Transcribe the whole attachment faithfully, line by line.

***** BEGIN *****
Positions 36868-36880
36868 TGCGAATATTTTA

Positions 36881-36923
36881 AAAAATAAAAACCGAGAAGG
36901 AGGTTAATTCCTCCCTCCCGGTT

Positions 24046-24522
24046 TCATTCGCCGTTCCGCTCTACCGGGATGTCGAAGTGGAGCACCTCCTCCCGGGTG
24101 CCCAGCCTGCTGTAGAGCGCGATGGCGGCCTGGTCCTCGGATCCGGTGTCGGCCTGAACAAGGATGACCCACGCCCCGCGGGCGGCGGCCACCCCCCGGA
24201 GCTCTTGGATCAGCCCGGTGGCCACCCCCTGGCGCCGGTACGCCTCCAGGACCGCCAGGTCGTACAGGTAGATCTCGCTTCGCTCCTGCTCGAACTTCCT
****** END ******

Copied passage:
Positions 36868-36880
36868 TGCGAATATTTTA

Positions 36881-36923
36881 AAAAATAAAAACCGAGAAGG
36901 AGGTTAATTCCTCCCTCCCGGTT

Positions 24046-24522
24046 TCATTCGCCGTTCCGCTCTACCGGGATGTCGAAGTGGAGCACCTCCTCCCGGGTG
24101 CCCAGCCTGCTGTAGAGCGCGATGGCGGCCTGGTCCTCGGATCCGGTGTCGGCCTGAACAAGGATGACCCACGCCCCGCGGGCGGCGGCCACCCCCCGGA
24201 GCTCTTGGATCAGCCCGGTGGCCACCCCCTGGCGCCGGTACGCCTCCAGGACCGCCAGGTCGTACAGGTAGATCTCGCTTCGCTCCTGCTCGAACTTCCT